Kirk: Well, in person on person using that, using telephone lines. But once again, it's that whole wellness versus sickness model. And I wish I had more time because we nurses, nurses work on a wellness model and doctors work on a sickness model. And the difference is that as a nurse, our job is to keep you well in your sickness. And we've talked about this, and doctors, they search out what's ailing you and fix you by providing medicine. And that's where pharmacists.
Trevor: And that's where pharmacists come in. Yes, I'll say a couple of good things. But doctors, it's not quite as I'll say. I've met many doctors who really are interested in keeping their patients well. So, branding them all is just going after sickness is probably a little bit stereotypical.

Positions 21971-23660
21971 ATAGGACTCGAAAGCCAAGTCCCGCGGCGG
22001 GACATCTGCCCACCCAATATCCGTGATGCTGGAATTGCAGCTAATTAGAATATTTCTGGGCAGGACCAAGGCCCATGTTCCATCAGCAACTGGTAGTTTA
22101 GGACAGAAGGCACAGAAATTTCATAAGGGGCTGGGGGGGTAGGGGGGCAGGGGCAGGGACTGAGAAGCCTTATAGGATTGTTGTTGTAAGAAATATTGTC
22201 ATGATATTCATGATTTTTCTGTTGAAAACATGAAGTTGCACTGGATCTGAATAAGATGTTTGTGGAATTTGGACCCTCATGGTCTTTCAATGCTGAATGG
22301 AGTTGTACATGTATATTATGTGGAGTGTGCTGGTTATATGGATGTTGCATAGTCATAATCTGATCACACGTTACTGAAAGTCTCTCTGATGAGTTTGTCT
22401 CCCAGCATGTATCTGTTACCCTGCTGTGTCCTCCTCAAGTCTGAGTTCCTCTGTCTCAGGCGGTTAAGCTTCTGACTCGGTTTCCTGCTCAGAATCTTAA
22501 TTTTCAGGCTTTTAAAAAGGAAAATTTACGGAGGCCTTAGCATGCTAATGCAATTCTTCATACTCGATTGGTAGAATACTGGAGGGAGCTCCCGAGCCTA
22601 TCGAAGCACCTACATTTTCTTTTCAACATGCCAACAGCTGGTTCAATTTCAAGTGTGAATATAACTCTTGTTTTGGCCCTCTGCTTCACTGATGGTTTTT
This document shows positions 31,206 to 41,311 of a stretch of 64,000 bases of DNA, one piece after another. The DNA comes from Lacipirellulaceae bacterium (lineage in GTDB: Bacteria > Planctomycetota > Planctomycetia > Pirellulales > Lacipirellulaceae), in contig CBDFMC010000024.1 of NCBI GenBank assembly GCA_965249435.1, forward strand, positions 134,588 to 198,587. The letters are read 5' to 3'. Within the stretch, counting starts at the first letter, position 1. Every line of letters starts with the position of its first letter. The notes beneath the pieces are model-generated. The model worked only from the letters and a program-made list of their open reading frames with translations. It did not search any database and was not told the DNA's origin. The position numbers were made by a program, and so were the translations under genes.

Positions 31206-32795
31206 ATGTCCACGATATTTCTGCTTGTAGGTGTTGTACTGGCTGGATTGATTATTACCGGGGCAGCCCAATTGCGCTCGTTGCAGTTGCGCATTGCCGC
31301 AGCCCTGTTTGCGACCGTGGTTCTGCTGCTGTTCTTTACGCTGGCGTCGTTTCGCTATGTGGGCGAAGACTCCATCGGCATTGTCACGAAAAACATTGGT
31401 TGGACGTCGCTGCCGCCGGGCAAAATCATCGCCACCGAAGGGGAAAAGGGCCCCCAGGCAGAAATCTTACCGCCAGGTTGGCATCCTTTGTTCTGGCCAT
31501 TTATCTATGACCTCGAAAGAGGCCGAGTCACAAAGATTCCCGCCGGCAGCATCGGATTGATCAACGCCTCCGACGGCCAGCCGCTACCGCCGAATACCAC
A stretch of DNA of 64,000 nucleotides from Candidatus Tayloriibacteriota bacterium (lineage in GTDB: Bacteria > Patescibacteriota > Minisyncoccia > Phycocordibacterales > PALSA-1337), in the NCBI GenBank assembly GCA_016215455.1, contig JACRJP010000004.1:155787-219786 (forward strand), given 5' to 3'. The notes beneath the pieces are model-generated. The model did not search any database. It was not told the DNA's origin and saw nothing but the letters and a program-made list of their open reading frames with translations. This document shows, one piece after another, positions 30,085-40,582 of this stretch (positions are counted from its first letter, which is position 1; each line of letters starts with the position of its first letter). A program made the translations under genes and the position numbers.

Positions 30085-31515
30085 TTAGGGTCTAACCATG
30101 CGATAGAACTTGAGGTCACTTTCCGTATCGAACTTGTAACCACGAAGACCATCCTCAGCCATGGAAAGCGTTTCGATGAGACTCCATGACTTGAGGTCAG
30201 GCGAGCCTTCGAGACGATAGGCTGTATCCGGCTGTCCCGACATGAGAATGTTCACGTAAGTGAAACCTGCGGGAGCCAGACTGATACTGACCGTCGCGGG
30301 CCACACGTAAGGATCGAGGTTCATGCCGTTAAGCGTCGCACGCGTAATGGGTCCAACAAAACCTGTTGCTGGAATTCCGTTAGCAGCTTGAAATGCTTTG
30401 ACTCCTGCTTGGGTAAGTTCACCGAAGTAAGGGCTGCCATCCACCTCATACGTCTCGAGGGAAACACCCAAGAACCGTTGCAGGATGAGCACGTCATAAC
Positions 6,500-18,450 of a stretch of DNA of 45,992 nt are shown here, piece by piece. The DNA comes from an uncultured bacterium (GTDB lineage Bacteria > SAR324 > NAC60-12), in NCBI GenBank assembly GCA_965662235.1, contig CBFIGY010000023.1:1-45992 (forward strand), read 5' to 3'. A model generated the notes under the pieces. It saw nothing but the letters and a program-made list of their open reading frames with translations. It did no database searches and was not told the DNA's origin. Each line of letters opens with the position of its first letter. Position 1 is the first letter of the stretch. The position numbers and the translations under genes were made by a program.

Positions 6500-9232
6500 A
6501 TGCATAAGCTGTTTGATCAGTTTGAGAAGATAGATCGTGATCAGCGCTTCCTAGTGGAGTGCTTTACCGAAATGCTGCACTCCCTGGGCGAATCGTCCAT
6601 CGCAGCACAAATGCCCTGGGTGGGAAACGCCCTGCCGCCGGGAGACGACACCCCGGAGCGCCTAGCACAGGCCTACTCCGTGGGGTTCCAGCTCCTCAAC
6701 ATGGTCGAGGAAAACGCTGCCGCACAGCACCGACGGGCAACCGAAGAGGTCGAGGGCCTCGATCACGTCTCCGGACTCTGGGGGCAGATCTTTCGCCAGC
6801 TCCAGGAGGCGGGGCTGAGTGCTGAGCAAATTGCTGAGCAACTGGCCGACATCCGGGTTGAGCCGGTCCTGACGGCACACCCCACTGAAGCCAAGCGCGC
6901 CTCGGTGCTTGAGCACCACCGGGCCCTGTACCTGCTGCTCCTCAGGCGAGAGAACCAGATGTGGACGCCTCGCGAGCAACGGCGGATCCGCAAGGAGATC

Kirk: Yeah, it's the models of care, right? I mean, in all due respect to physicians, they do practice a sickness model. Now, I have met wellness doctors and they're fabulous. And most of them are actually salary-based doctors, not fee for service doctors.
Trevor: Which a real bugaboo for you.
Kirk: It is it is a bugaboo for me. But this is not a podcast about doctors, it's a guess about cannabis. We found a nurse practitioner who practices cannabis.
Trevor: Yes, a cannabis-based clinic. Now she's got as will go into the interview. She's got a ton of experience and a bunch of other areas. But this is where she's landed now because.
Kirk: Lets meet her.
Trevor: she thinks it's a great place.
Kirk: Let's meet her.